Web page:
The Souvenir: A Daughter Discovers Her Father’s War, by Louise Steinman, North Atlantic Books, Berkeley, California, 2008, 224 pp., bibliography, softcover, $15.95.
There seems to be a plethora of books recently by children of World War II veterans setting out to write about their fathers’ wartime experiences, experiences that their fathers were reluctant to write or even talk about. Many of these books were written by authors with a burning desire to honor their fathers’ memories but who lack the skills of a professional writer.
Within this genre comes The Souvenir: A Daughter Discovers Her Father’s War. Happily, the author’s abilities as a writer make this book a standout among the competition.
The “souvenir” in the title refers to a Japanese flag that her father, an enlisted man who served with the 25th Infantry Division, picked up somewhere on a battlefield and which the author decides to return to the fallen soldier’s family in Japan. Swinging expertly between her father’s letters to his wife, the historical record, and her own journey to follow her father’s footsteps back to the Pacific, Steinman has crafted a tremendously moving, poignant memoir of what war does to the human psyche and spirit.
Even if one has never heard of the battle for Balete Pass on the Philippine island of Luzon or has no interest in the Pacific Campaign, this is a book not to be missed.
U.S. Navy PBY Catalina Units of the Pacific War, by Louis B. Dorny, and U.S. Navy PBY Catalina Units of the Atlantic War, by Ragnar J. Ragnarsson, both from Osprey, Botley, Oxford, U.K., 2007, 96 pp. each, photographs, illustrations, index, softcover, $20.95.
For anyone with an interest in naval aviation, these two books fill a glaring hole in our knowledge of the aircraft of World War II. While much has been written about B-17s, B-24s, Corsairs, P-51s, P-38s, Thunderbolts, and the other so-called “glamorous” American warplanes, Consolidated Aircraft’s PBY Catalina flying boats have received short shrift when it comes to portraying their contributions to the war effort.
In fact, it is probably safe to say that many readers do not even consider the PBYs to be combat aircraft, so closely are they associated with reconnaissance and rescue missions and the guarding of convoys. Yet, the relatively slow and lumbering PBYs valiantly performed numerous combat missions—everything from being the very first U.S. Navy aircraft credited with shooting down an Imperial Japanese Navy Mitsubishi A6M Zero (on December 10, 1941) to bombing German U-boat wolfpacks.
As Dorny and Ragnarsson point out in their separate books, the PBYs were the unsung workhorses in both ocean campaigns, performing a variety of tasks in yeomanlike fashion. Besides providing a history of the development of seagoing aircraft, the authors describe many of the combat actions in which the PBYs were involved, and the wealth of photos and color illustrations depict the unit markings and other features in fine detail.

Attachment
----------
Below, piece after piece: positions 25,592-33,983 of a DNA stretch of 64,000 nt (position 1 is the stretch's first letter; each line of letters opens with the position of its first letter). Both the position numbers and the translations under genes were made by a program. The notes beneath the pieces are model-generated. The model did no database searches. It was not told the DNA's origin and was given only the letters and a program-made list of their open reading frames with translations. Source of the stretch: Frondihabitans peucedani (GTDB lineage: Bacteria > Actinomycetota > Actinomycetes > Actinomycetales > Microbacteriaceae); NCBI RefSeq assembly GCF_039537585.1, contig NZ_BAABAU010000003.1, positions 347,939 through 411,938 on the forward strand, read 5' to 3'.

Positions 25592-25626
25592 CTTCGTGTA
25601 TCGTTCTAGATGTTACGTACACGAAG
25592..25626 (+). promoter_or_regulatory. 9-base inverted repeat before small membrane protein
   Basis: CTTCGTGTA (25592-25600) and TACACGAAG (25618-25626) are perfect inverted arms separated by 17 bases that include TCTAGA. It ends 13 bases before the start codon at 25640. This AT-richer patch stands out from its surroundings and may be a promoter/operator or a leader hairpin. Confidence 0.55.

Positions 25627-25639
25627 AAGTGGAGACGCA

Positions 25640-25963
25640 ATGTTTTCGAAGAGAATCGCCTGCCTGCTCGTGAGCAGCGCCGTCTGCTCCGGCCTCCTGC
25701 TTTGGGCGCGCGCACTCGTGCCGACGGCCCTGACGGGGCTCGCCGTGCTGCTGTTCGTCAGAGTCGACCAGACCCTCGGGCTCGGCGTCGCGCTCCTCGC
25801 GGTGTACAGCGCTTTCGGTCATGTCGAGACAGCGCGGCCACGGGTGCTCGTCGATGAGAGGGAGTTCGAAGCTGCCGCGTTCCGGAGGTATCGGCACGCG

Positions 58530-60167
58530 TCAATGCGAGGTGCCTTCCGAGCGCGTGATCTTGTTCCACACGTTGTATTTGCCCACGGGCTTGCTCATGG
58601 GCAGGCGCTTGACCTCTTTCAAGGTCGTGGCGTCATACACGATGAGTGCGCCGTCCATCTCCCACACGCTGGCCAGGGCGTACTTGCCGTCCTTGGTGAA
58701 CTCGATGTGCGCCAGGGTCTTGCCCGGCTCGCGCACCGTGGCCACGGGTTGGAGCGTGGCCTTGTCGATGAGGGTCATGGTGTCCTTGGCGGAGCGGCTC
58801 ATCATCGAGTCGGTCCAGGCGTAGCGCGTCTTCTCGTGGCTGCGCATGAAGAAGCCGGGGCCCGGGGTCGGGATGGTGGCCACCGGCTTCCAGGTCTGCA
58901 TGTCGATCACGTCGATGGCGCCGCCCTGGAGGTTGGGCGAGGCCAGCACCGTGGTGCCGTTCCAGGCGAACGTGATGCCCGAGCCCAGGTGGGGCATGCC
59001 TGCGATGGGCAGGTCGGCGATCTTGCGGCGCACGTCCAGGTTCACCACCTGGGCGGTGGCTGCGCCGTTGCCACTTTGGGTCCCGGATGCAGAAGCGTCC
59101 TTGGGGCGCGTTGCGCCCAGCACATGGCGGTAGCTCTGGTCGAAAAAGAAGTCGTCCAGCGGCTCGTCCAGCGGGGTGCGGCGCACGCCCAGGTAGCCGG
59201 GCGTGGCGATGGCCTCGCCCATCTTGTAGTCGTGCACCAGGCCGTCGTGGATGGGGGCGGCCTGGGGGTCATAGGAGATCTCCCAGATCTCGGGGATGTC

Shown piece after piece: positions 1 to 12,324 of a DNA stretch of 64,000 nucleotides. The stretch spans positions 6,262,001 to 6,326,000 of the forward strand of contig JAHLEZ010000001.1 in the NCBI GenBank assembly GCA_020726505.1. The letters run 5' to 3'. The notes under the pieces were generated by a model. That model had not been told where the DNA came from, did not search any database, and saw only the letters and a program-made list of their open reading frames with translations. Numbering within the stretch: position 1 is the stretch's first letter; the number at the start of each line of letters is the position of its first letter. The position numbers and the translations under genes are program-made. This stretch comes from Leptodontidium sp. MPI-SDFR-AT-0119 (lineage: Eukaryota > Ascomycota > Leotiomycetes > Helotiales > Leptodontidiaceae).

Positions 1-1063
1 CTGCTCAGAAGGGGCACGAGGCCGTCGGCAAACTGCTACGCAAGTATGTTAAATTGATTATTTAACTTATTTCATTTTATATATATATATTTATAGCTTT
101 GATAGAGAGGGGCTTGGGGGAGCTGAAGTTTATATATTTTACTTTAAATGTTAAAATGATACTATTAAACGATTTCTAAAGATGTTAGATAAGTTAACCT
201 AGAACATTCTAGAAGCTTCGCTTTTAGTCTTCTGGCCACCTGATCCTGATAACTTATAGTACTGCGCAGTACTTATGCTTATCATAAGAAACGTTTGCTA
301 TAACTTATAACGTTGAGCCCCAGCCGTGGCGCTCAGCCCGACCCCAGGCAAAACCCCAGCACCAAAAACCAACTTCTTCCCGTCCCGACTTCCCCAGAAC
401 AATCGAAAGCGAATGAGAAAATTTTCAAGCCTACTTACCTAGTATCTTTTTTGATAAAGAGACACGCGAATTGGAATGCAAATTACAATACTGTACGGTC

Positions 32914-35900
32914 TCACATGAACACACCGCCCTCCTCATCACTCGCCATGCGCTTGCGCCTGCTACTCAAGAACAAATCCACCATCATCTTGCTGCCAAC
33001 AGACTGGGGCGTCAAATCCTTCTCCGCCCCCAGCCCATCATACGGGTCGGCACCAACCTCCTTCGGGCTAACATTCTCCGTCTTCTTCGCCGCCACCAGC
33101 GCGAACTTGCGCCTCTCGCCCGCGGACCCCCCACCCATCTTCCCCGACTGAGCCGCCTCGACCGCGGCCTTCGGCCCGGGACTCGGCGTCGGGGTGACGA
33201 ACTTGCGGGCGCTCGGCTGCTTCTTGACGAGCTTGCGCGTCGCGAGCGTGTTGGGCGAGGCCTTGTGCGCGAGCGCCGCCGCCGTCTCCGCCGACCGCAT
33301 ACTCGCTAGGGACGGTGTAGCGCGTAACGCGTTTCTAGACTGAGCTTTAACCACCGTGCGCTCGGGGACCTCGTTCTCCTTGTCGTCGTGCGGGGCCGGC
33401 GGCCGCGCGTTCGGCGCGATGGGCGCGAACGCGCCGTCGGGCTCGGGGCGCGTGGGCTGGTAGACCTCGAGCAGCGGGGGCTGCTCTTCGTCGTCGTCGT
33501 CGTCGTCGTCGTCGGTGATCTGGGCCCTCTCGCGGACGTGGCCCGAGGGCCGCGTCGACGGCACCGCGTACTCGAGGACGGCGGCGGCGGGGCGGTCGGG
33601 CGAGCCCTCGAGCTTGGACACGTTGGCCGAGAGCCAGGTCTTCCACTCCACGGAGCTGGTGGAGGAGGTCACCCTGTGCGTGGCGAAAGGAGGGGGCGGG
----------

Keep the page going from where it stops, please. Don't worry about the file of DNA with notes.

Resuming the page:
The Causes, Course and Outcomes of World War Two, by John Plowright, Palgrave, New York, 2007, 230 pp., maps, bibliography, index, softcover, $19.95.
Anyone looking for a brief and readable history of World War II will be well advised to peruse this book by the former head of the history department at Britain’s Repton School.
Within its 230 pages, the book provides concise chapters dealing with a range of topics: the Versailles Conference of 1919 which effectively ended the Great War and planted the seeds for the next world war; Nazi foreign policy; appeasement by the French and British which emboldened Hitler; the fall of France; Britain facing Germany alone; the Eastern Front; the strategic bombing offensive against Germany; the Holocaust; the Pacific War; and the impact of the war on Great Britain, its empire, and the United States, and its role as a springboard toward the Cold War and today’s world situation.
Although these topics are well known to the majority of World War II buffs, Plowright’s cogent text will be welcomed by readers seeking a generalized coverage of the major issues.
King of the Oilers: The Story of the USS Chiwawa AO-68, by Jon L. Strupp, Beaver’s Pond Press, Edina, Minnesota, 2007, 166 pp., photographs, maps, softcover, $22.00.
Suffice it to say, there were no gas stations in the middle of the oceans where warships could stop and fill up. It is also safe to say that very few, if any, books have been written until now about America’s fleet of oilers, seagoing vessels whose mission it was to make sure that the battleships, aircraft carriers, cruisers, destroyers, transports, and more had the fuel oil they needed to carry out their combat assignments.
Jon L. Strupp’s well-written and profusely illustrated book about his father’s ship, the USS Chiwawa (pronounced shee-wa-wa), which served in both the Atlantic and Pacific during the war, is a loving tribute to the ship, to the men who served aboard her, and to all of the millions of unsung men who toiled in anonymity to provide the logistical support without which the war could not have been won. n